By on November 24, 2011

The slow exodus from Japan continues. Driven out by the strong yen, which turns exports into a money loser, Toyota is building out capacities abroad. Toyota will invest €265 million ($354 million) into its existing plants in Turkey and the UK. 1,900 new jobs will be created, 400 in Turkey, 1,500 in the UK.

According to the plan,production of the C-segment hatchback Auris will be concentrated version of its European-produced C-segment vehicles (petrol, diesel and hybrid) will be consolidated at their Burnaston plant (TMUK) in Derbyshire. Currently, the Auris is produced both in Turkey and the UK.

Toyota Motor Manufacturing Turkey (TMMT) in Sakarya, will not lose work, in the contrary. Along the Toyota Verso, the plant will build a new, unnamed compact sedan.

This change of production strategy is set to take place within the next two years.

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12 Comments on “Toyota Flees Strong Yen, Shifts Production To Europe...”

  • avatar

    Were European Auris’s produced in Japan and exported to Europe?

    • 0 avatar

      @Mike – The Auris’s sold in Europe were made in UK, Turkey and Japan. Toyota is expanding the UK plant to consolidate all Auris production in one location. A new sedan based of the Auris will be built in Turkey to replace the Corolla. Toyota is increasing EU capacity and production thus reducing future exports from Japan.

  • avatar

    This shows how severe the effects of a strong yen are if Toyota is increasing production in a country with very high wages (compared to third world nations where Toyota could have easily setup new plants instead).

    The Yen’s rise against the dollar/euro is peanuts compared to how much it has risen against other currencies, especially critical emerging markets with huge growth potential, like China, India, Russia, Brazil, S Africa and Thailand. Toyota exports a large number of cars, kits, parts, components to these countries. Will not be able to compete in these markets, especially when GM and VW are launching a massive onslaught.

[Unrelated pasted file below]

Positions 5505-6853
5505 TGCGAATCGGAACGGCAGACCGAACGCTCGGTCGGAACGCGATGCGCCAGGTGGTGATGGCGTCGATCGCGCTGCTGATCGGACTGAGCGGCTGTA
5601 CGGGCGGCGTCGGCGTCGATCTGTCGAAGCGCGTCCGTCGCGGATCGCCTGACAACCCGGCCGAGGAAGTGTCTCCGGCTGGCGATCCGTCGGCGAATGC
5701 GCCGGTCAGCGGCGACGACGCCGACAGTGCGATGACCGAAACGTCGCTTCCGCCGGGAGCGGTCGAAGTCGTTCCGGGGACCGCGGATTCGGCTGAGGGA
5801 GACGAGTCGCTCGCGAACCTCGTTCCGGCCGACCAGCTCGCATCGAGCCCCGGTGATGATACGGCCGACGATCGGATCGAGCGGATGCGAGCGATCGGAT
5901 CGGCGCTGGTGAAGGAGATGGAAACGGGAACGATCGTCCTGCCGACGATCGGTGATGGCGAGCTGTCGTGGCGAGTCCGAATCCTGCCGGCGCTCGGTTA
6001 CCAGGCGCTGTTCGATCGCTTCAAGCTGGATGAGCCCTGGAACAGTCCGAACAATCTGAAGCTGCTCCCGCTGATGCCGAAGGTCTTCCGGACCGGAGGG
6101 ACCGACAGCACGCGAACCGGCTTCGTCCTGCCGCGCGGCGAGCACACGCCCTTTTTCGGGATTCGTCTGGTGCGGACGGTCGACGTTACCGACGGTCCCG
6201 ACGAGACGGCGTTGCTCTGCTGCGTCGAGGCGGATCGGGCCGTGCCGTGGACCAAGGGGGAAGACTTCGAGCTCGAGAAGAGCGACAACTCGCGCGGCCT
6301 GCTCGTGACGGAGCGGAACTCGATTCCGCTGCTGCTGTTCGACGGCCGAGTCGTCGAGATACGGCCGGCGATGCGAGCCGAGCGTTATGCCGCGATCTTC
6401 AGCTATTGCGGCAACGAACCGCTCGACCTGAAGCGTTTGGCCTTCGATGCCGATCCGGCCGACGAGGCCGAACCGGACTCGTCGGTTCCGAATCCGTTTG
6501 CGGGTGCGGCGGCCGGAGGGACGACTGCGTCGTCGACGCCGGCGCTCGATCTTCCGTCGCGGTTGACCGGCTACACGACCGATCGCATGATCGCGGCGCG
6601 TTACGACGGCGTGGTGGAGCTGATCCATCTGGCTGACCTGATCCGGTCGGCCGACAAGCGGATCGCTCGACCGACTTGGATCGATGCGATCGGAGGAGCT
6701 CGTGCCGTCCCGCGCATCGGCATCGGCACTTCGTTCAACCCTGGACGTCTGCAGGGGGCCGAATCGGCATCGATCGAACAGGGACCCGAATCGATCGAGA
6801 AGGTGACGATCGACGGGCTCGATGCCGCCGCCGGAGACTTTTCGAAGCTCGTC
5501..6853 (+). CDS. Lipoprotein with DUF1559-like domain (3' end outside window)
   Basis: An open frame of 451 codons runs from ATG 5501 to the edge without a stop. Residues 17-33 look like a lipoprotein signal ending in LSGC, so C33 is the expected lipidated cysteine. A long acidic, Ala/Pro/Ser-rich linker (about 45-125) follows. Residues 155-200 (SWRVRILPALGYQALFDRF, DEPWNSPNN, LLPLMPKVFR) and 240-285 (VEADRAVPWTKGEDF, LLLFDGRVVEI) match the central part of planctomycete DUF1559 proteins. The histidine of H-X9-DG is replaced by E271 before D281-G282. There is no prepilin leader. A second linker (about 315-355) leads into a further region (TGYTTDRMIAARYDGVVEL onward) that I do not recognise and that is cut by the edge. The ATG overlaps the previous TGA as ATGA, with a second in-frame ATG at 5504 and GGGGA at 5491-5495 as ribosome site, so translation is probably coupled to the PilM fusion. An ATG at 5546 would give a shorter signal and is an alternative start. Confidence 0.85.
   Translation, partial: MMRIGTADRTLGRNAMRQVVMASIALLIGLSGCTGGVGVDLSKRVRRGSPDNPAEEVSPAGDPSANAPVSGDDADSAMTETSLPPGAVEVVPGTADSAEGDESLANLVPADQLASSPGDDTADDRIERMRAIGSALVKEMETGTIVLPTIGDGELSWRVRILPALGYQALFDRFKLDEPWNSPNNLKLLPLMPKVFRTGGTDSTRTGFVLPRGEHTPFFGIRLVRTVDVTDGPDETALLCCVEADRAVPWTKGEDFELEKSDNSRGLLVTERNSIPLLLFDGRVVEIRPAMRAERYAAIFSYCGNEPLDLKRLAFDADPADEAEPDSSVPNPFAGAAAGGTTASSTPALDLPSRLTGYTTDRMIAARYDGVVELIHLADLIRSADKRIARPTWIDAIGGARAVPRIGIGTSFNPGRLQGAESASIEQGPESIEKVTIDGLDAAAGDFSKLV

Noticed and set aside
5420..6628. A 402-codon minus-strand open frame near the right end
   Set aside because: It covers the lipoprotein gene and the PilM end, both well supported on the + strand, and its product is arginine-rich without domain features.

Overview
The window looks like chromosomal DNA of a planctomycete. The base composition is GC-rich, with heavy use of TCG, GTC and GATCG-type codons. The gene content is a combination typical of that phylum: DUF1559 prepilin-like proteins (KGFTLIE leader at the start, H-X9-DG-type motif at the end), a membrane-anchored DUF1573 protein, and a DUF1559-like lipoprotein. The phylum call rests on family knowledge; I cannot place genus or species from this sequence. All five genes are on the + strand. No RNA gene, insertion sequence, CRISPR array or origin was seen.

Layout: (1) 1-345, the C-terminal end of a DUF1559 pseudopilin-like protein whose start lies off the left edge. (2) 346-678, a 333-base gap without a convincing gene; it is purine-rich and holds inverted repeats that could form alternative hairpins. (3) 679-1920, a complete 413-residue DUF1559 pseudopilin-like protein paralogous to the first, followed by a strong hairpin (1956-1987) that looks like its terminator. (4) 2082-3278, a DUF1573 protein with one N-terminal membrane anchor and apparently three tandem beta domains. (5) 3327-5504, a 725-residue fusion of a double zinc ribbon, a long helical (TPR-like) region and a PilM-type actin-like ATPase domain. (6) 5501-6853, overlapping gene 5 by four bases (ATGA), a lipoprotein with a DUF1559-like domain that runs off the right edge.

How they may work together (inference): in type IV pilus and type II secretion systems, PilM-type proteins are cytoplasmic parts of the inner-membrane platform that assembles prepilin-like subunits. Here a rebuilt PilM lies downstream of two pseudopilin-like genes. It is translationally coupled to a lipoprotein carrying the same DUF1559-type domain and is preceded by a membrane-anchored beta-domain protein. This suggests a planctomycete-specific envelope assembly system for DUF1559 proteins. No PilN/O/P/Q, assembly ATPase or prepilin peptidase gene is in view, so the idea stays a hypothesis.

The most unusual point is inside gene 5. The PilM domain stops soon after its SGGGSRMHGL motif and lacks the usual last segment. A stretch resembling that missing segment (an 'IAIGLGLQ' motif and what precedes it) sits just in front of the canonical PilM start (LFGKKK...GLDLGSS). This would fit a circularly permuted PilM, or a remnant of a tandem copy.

For the last 6 month, then Yen has gone up as follows against

    S Africa 32.10%
    Russia 27.78%
    Brazil 22.96%
    India 21.08%
    Thailand 14.50%
    Indonesia 14.41%
    Australia 13.50%
    canada 12.50%
    Euro 12.24%
    CHF 10.42%
    Pound 8.94%
    China 8.52%
    USD 6.12%

    • 0 avatar

      Japan needs to continue intervening in the FX market to devalue the yen to the range of 100 JPY/USD– they need to do what Switzerland did, i.e. draw a line in the sand and crush the speculators.

    • 0 avatar

      Japan wages are higher than the UAW’s

      • 0 avatar
        Volt 230

        So they should move here to the free to work Southern states but because of the UAW trying to get their filthy paws in those transplants already here, they’re scaring the crap out of any more investments over here by foreign makes, instead theu’re going to Mexico and China, thanks UAW!!!

  • avatar

    I find it odd that Japan hasn’t devalued it’s currency. Something is going on here, I’m not sure we are getting the full story on this.

    Something doesn’t make sense to me.

    • 0 avatar

      There is no such thing as “devaluing a currency” once you allow the exchange rates to float freely.

      • 0 avatar

        Yes there is. There are a few tools that central banks/governments can use to devalue their own currency. Quantitative easing is one, buying up foreign currency in bulk is another. Another is to do what the Canadian finance minister does every time the value of the loonie gets too high – announce to the world that “This current exchange rate will hurt the economy.” Bingo, the value of the loonie goes down. Admittedly these options don’t always have a massive effect, but to suggest that a country is totally powerless once is currency is out on the free market is incorrect.

    • 0 avatar

      I think it’s probably political — if Tokyo really let the yen fall rapidly, Washington is not going to be happy.

  • avatar

    Didn’t the Diet just spend $56B DOLLARS last year to prop up the yen? Oh, that’s right – that was before the earthquake.

    I’m no economist (thank God!), but the hundreds of billions that are being spent to repair and upgrade after the earthquake/tsunami must be having an affect on the Japanese economy. The big multinationals must see the writing on the wall and are getting out of dodge while they still can.

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